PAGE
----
Landlocked Ethiopia is set to build an office in Lamu, giving the clearest indication yet of its intention to shift some of its logistics undertakings to the Kenyan coast.
The Kenyan government has committed to set aside some land to enable Ethiopia set up the logistics facility.
“The Kenyan side will facilitate the formal acquisition of land in Lamu Port given to the Ethiopian government,” states a joint communique issued after bilateral talks between President Uhuru Kenyatta and Prime Minister Abiy Ahmed Ali on Monday.
“The Ethiopian side reiterated its commitment to develop the land for logistics facilitation.”
At the moment, Ethiopia has mainly relies on the Port of Djibouti for sea link to the rest of the world after the 1992 independence of Eritrea cut its Red Sea connection and rendered it landlocked.
Unlike Kenya whose territorial Indian Ocean waters cover about 128,015 square kilometres but does not have a single merchant ship, Ethiopia has more than a dozen state-run seagoing vessels.
Its drive to shift part of its sea-based transport to Kenya implies that a corridor running from Addis Ababa to Lamu must equally be developed urgently. That will allow its traders to move exports to Lamu and ship imports back by trucks and trains.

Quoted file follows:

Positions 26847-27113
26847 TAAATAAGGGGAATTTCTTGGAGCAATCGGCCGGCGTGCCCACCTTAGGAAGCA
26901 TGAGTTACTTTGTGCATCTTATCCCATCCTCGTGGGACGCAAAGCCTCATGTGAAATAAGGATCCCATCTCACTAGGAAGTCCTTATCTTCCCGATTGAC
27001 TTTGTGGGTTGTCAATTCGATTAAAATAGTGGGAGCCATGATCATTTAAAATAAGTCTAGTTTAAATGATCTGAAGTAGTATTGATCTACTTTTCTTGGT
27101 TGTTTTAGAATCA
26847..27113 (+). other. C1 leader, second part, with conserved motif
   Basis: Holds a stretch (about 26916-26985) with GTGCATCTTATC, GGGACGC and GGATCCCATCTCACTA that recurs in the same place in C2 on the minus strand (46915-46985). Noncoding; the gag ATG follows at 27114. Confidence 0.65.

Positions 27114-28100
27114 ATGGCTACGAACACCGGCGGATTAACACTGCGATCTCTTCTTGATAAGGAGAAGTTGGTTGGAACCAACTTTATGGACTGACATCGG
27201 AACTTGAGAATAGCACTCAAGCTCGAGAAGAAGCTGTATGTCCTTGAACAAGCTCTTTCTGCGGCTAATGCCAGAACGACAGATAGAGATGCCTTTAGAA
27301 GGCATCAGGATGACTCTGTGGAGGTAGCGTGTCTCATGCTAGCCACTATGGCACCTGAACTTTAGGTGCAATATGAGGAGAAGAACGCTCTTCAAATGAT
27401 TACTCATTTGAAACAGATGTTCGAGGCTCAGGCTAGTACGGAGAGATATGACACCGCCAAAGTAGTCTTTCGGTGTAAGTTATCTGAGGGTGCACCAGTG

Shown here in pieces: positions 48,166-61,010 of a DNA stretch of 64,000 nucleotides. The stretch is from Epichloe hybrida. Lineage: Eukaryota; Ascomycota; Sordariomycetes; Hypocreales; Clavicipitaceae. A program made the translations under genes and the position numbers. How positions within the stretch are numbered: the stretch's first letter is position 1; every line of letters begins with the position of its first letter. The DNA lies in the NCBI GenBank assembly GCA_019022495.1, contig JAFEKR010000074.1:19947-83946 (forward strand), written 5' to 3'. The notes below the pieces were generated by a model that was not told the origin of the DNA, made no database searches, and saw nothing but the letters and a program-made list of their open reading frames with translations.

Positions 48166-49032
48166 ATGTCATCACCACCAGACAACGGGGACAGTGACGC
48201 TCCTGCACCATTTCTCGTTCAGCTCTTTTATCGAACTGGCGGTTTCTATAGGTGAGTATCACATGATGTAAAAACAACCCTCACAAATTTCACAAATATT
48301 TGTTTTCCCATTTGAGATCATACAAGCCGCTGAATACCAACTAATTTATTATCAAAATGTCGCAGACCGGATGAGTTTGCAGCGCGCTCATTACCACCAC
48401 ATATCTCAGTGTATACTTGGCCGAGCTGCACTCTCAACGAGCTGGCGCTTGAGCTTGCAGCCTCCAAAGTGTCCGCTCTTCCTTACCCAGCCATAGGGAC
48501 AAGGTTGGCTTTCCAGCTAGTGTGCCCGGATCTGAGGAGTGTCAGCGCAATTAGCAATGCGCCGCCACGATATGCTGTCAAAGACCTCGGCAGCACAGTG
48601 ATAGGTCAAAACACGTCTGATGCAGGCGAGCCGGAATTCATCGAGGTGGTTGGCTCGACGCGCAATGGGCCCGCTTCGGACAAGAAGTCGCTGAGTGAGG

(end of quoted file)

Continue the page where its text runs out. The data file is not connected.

On Monday, the two leaders committed to the development of Lamu Port-South Sudan-Ethiopia Transport corridor (Lapsset) including road network between Isiolo, Moyale through to Addis Ababa as well as the railway from Addis Ababa to Nairobi.
“Both sides agreed to jointly supervise and inspect the Lamu-Garissa-Isiolo-Moyale and Moyale-Hawassa-Addis Ababa road networks,” states the communique.
The leaders committed to expand the border town of Moyale into a joint city to boost socio-economic integration. The Joint Moyale City will host a special economic zone, the two leaders said.
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